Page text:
Even with the expense and paper-shuffling, the Local Law update seems to be working. With each inspection cycle, the city’s older buildings are made safer. This year marks the close of the fifth five-year cycle of Local Law 11 inspections, and most properties have already made the necessary repairs to become compliant. According to Douglas H. Schultze, senior project manager with Merritt Engineering Consultants in Bayside, Queens, "A large percentage of our clients are very adamant about keeping their buildings in good repair."
Once an engineering firm is contacted to inspect a building, the firm does a preliminary inspection of the façade from the street level, the roof, any terraces, and from other nearby buildings with binoculars. In some instances, where binoculars don’t give a clear picture of the building’s surface condition, other methods of viewing the facades are employed. "Sometimes we have to get onto roof tops of adjacent buildings or set up a telescope from high rises a distance away to get a good view assessment of the surface conditions," Schultze explains. With the resulting findings, the architect or engineer sends a repair proposal, arranges a closer, more painstaking inspection, decides where to place the scaffold, and then generates an estimate for the next examination and all the subsequent reports.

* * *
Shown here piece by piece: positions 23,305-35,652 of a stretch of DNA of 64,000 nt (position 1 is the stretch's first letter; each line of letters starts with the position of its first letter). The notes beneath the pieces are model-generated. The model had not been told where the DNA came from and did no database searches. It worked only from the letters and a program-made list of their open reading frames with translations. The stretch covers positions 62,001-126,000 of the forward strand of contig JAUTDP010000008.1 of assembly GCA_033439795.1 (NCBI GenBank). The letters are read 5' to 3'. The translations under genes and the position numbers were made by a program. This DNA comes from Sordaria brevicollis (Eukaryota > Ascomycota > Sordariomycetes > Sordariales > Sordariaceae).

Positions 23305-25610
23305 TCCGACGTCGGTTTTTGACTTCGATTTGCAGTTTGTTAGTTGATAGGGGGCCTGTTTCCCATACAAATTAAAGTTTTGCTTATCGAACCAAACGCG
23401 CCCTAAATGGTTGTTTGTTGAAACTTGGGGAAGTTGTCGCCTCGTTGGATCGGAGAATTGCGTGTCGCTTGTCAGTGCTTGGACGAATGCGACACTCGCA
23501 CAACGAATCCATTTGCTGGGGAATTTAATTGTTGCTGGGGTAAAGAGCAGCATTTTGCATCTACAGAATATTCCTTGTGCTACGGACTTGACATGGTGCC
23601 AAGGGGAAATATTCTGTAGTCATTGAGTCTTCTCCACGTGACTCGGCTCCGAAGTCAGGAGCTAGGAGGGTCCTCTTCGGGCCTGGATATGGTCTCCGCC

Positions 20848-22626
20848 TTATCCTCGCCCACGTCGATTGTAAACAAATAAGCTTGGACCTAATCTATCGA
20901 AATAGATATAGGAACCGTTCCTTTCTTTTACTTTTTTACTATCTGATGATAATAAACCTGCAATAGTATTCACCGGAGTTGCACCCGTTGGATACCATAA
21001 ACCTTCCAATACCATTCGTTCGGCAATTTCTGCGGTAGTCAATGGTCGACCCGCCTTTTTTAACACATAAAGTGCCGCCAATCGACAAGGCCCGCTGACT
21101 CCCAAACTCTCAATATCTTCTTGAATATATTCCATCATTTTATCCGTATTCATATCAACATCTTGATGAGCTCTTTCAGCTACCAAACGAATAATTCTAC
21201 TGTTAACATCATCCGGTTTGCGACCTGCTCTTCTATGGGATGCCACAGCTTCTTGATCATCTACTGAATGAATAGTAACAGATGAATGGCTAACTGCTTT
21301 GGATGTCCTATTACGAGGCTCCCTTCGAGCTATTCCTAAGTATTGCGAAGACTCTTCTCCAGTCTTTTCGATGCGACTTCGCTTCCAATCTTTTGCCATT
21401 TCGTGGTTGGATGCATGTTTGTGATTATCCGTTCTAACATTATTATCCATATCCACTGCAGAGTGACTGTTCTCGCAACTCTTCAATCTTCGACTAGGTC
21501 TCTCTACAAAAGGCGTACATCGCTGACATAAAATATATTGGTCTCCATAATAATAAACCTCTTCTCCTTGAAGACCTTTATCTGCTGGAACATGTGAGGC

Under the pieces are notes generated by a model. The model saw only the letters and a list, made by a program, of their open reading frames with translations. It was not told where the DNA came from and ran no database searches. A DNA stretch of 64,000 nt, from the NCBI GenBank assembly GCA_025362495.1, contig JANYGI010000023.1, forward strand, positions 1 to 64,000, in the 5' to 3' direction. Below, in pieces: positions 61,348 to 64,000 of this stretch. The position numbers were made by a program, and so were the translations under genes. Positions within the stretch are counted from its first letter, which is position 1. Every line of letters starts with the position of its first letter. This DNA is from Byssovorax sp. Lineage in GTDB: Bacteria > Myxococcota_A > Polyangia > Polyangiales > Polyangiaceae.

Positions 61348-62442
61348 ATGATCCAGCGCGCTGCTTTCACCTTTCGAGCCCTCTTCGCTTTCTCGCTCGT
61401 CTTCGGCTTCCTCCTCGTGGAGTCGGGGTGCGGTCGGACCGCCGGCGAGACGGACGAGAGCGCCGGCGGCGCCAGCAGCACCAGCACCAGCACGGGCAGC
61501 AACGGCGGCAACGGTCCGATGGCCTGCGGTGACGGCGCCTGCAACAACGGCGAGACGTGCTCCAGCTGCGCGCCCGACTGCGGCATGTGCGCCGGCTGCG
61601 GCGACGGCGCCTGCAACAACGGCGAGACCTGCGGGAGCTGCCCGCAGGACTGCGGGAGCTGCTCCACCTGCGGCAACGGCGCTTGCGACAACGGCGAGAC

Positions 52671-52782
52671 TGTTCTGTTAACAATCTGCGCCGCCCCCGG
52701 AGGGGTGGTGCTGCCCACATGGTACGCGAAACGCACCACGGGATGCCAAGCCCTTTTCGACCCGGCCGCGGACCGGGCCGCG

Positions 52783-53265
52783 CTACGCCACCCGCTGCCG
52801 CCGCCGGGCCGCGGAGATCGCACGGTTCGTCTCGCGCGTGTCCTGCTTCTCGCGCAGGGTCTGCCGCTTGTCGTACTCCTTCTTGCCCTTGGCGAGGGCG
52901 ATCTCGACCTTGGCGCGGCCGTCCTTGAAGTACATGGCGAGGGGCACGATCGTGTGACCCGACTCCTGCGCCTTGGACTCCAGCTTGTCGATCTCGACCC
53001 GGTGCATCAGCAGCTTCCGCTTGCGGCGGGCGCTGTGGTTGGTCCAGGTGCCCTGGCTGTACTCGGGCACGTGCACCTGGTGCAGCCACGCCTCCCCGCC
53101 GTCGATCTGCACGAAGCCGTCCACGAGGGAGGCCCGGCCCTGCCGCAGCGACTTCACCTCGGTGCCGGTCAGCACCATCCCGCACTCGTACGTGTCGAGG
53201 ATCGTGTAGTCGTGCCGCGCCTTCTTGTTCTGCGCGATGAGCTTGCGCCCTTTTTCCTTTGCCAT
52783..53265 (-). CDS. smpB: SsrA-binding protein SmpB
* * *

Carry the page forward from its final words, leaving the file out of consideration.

Negotiating the Contract